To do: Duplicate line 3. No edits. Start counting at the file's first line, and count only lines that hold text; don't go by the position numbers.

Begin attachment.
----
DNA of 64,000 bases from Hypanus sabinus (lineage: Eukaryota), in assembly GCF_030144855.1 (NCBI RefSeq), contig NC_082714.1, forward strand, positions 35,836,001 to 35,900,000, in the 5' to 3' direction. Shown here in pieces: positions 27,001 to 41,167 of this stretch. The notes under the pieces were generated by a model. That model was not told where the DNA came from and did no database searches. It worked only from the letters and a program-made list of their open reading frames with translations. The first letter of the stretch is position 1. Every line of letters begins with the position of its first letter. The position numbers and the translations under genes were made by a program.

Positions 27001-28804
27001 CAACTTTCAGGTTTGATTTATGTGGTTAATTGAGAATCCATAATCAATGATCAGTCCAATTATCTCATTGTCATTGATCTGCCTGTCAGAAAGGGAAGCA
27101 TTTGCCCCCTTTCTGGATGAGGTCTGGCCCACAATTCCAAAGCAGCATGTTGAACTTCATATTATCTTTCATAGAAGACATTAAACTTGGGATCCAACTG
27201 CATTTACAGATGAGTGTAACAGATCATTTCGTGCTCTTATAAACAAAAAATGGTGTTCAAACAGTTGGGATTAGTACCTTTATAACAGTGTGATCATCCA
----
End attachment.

27001 CAACTTTCAGGTTTGATTTATGTGGTTAATTGAGAATCCATAATCAATGATCAGTCCAATTATCTCATTGTCATTGATCTGCCTGTCAGAAAGGGAAGCA